The fact that this demon WAS good proves that in this GMs game not all demons are evil. Whether she was mortal isn't relevant.
But unless the paladin has reason to know this demon is good (and I argue below he doesn't) saying that he should have known that demons could be good because this demon is good is circular reasoning. And he OP didn't indicate whether the paladin had any other evidence that good fiends existed.
No, it's not obvious that the succubus was abnormal just because she was standing in the middle of villagers without killing them.
This isn't an orc or a goblin. This is a succubus, the physical incarnation of seduction, temptation, and foul deceit. Her kiss both actually sucks the life force out of a mortal and makes them want more.
I've had a disguised succubus royally screw with my players by depending to be an ally. She framed an enemy of hers for her own crimes and sent the party after the enemy. They took him prisoner instead of killing him so she cut his throat. Up until then the succubus was entirely helpful. A succubus is perfectly capable of playing nice with some (possibly charmed) villagers while she gets her evil ducks in a row.
Physically Unfeasible wrote:
Not only are demons overwhelmingly usually evil but the side effects of the (evil) subtype produce observable evidence that support the idea that these creatures are literally bad to the bone. Fiends are particularly vulnerable to things infused with Goodness, including holy water, a paladin's smite, and the holy smite spell (which notably ONLY gets extra damage against evil outsiders). This means that even someone who might say "I've never seen a good orc but this one might be the first" would be (reasonably) much less inclined to give a fiend the benefit of a doubt.
In most settings I've played in, non-evil fiends are either non-existent or rare enough to be unheard of. As in, most people haven't heard of them, and those that have heard of them don't always believe they exist. After all, people really like the idea of a redeemed succubus so it'd be easy for someone to mistake a tiefling paladin for a succubus and start spreading rumours.
You may not like the idea that something is "evil by species" and I agree that it compares uncomfortably with historical claims that certain human races were savage or otherwise inferior by nature. But if we accept the idea that some type of supernatural entity might be overwhelmingly and demonstrably driven to cause death and suffering, then treating any given such entity as a threat without strong contradictory evidence is a reasonable call.
Humility is great. If the paladin had destroyed the hospital I would be all for making him rebuild it. But this is a crisis situation in which the people require care that the paladin may be poorly qualified to give. While he's grinding in his humility, the villagers are suffering from lack of adequate care.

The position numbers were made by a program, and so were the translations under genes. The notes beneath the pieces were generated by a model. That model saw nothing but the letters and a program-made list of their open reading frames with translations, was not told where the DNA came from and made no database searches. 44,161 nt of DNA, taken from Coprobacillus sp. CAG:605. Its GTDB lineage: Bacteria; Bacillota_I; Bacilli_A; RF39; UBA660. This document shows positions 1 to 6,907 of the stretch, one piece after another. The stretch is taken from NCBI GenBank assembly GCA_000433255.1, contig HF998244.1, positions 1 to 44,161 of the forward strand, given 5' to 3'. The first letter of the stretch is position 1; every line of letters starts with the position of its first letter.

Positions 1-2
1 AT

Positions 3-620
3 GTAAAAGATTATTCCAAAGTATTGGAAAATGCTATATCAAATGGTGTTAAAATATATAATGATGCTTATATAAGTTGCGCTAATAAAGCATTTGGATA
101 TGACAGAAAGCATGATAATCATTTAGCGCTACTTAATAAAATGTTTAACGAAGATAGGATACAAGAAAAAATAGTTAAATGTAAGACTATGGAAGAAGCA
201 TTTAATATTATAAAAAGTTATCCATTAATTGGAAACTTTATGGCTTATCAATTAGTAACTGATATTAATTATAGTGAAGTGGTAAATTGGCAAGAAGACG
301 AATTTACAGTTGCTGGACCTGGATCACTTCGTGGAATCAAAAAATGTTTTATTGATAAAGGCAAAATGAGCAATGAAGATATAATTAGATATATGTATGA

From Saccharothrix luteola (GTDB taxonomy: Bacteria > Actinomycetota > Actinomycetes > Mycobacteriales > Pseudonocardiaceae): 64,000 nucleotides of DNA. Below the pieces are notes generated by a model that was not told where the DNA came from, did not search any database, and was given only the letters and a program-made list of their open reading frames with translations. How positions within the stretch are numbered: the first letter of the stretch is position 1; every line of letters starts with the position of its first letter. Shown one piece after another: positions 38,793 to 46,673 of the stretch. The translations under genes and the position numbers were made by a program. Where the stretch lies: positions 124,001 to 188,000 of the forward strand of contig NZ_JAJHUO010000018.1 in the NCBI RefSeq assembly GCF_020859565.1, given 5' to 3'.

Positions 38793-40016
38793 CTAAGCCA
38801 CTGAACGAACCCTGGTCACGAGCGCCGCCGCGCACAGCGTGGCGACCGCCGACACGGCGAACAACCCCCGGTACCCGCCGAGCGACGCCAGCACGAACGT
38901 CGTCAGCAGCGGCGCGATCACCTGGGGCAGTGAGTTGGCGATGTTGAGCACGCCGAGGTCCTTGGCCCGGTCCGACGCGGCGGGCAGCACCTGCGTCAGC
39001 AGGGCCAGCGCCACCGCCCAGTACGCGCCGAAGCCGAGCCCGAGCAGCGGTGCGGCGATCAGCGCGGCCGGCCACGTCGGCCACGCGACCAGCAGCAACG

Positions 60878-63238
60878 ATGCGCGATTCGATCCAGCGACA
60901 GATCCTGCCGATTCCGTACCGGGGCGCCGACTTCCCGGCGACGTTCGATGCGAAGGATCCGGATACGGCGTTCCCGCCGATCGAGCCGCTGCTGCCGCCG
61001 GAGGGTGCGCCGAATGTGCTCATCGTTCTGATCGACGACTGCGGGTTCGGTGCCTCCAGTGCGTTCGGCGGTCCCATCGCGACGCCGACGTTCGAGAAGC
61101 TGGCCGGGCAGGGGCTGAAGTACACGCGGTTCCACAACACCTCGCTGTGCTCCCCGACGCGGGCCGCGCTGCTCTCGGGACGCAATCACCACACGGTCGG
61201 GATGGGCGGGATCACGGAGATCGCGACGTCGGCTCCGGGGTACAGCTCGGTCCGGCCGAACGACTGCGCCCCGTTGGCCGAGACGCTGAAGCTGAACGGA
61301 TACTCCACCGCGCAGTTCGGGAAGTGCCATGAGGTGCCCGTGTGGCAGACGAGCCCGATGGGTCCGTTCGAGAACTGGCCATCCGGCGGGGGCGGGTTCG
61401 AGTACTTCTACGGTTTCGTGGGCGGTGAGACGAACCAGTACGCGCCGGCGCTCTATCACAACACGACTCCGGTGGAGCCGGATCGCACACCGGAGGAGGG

If the paladin accidentally killed a diplomat, would you want him to negotiate a peace treaty with no training in negotiation?
Again, I'm assuming that the penance is being suggested by a benevolent NPC who doesn't want the paladin's lesson to come at the villagers' expense. The OP says the paladin went back to find someone to 'break the enchantment' on the villagers, so I'd expect him to find a moderately powerful cleric to set him straight. If there isn't such an NPC present, it's perfectly effective to let the paladin struggle through the realistic consequences of that action even if those consequences involve further suffering and death.
Though from the paladin's POV the best option for protecting the villagers is still to kill the thing that's killing them, not to humbly struggle on as their medic while they die - which defeats the "blood and glory are not always the way" lesson.
I'm still shocked this is a conversation. "I didn't know any better" is NEVER a valid excuse. Why does the paladin get one for killing an innocent creature? Because he was stupid?
No, it's because he wasn't stupid that there's a discussion.
"I didn't know better" is only a lame excuse if you're supposed to know better.
"I gave peanuts to someone who had an undiagnosed allergy and they died. I didn't know better." Fine.
"I gave peanuts to someone who warned me about their allergy because I didn't check the ingredients label. I didn't know better." Not OK. You might not have known about the peanuts, but you should have known to check the label.
What if you could've reasonably known that there were drugs, but you just didn't bother to check?
Depends. Should you have checked? In an airport everyone is held responsible for the contents of their own luggage - you're expected to know what's in it and keep it close enough that no one can add things to it without your knowledge. However if you're a shipping company and someone gives you a package to ship I don't think you're responsible for the contents of that package - in fact there's a contrary expectation that you shouldn't check because mail is private.
WillFULLy =/= WillINGLy
The English language, everyone!
Physically Unfeasible wrote:
There's room for debate on the second paragraph, hence the issue.
"Willingly" doing X implies, for me, that the will or intent was to do X.
So the paladin willingly killed someone.
The paladin did not willingly kill a good being doing good things, because did not know that the being he killed was a good being doing good things (nor did he even have any reason to suspect that was the case).
The legal system shares this assessment of the concept of "willing." Involuntary manslaughter is defined as an act that causes death but wasn't intended to kill. To qualify as voluntary manslaughter, you need intent to kill.
Additionally, involuntary manslaughter requires negligence or other unlawful behavior - if a reasonable person would have acted as you did given the information you had, then it's not even involuntary manslaughter. It's not a crime nor is it morally wrong to give someone a peanut butter sandwich, even if they have a fatal allergy and the sandwich kills them.